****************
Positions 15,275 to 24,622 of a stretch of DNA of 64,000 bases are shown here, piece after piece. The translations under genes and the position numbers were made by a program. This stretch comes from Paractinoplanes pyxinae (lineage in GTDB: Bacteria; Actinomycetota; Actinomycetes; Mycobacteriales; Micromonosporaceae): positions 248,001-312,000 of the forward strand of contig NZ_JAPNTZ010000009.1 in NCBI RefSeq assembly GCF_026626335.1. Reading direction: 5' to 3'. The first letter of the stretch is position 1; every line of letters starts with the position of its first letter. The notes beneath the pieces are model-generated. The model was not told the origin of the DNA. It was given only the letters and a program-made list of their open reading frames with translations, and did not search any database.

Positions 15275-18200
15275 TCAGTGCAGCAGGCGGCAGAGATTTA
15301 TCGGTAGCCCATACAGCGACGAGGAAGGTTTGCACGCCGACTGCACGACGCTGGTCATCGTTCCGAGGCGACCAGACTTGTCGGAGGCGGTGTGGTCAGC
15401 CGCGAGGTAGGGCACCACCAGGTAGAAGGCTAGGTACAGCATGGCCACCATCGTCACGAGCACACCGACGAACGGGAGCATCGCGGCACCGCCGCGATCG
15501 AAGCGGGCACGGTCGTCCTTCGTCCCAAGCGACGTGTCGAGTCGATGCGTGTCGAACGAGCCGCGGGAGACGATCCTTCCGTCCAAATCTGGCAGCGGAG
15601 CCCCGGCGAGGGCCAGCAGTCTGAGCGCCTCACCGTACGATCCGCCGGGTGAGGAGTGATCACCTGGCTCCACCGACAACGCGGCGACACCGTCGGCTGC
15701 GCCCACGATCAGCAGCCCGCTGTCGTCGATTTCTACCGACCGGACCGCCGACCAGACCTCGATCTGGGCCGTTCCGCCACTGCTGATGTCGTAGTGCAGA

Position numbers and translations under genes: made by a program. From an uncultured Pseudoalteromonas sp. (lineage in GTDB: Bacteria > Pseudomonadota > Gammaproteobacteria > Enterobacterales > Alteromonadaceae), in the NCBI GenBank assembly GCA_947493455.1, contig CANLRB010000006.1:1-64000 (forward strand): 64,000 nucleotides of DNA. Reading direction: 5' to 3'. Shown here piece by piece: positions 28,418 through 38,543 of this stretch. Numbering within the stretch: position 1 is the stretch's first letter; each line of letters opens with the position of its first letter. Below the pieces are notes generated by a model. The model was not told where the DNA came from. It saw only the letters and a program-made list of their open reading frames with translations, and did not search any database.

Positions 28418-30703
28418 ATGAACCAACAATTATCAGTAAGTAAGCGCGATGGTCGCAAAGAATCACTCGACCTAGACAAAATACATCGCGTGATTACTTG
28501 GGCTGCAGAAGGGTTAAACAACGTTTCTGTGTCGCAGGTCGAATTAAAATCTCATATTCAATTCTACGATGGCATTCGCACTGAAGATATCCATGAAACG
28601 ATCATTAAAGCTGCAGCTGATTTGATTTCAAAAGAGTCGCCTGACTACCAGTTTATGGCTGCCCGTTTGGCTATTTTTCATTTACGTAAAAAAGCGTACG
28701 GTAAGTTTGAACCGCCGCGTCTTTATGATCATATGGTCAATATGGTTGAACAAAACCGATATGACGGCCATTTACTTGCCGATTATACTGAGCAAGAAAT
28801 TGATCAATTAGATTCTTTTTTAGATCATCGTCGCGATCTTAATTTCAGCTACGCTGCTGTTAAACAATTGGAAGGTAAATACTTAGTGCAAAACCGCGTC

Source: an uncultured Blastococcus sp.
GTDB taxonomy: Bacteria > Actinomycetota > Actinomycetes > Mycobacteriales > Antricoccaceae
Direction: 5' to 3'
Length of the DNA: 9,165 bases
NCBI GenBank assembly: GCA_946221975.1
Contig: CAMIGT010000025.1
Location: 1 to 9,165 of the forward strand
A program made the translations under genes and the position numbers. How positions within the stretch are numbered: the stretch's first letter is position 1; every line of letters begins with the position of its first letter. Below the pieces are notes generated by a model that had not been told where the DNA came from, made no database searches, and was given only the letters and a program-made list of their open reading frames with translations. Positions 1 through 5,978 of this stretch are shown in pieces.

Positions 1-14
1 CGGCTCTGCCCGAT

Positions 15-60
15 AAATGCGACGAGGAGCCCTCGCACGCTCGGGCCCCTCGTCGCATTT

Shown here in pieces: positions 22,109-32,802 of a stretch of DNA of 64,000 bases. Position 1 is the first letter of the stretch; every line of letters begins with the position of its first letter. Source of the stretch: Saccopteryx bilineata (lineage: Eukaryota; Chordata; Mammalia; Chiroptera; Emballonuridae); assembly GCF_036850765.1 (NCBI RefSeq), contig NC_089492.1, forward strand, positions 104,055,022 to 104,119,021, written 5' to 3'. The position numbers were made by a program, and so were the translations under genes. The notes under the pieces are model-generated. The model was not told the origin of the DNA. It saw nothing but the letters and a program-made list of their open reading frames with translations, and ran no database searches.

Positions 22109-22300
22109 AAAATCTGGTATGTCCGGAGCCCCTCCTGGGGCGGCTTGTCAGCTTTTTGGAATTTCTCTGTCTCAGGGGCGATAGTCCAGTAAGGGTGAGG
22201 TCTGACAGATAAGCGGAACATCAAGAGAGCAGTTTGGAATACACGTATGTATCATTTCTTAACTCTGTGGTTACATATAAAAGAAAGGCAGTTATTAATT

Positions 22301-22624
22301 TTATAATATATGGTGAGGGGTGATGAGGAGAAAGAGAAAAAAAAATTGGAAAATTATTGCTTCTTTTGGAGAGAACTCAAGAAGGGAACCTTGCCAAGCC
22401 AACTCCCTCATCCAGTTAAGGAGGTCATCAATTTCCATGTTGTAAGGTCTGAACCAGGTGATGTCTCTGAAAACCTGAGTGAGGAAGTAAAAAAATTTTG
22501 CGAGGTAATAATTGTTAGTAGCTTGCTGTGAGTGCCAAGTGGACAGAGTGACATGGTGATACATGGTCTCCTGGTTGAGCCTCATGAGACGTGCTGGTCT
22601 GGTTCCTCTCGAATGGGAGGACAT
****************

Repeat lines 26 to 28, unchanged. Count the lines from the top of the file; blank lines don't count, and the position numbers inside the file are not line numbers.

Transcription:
Positions 15-60
15 AAATGCGACGAGGAGCCCTCGCACGCTCGGGCCCCTCGTCGCATTT

Shown here in pieces: positions 22,109-32,802 of a stretch of DNA of 64,000 bases. Position 1 is the first letter of the stretch; every line of letters begins with the position of its first letter. Source of the stretch: Saccopteryx bilineata (lineage: Eukaryota; Chordata; Mammalia; Chiroptera; Emballonuridae); assembly GCF_036850765.1 (NCBI RefSeq), contig NC_089492.1, forward strand, positions 104,055,022 to 104,119,021, written 5' to 3'. The position numbers were made by a program, and so were the translations under genes. The notes under the pieces are model-generated. The model was not told the origin of the DNA. It saw nothing but the letters and a program-made list of their open reading frames with translations, and ran no database searches.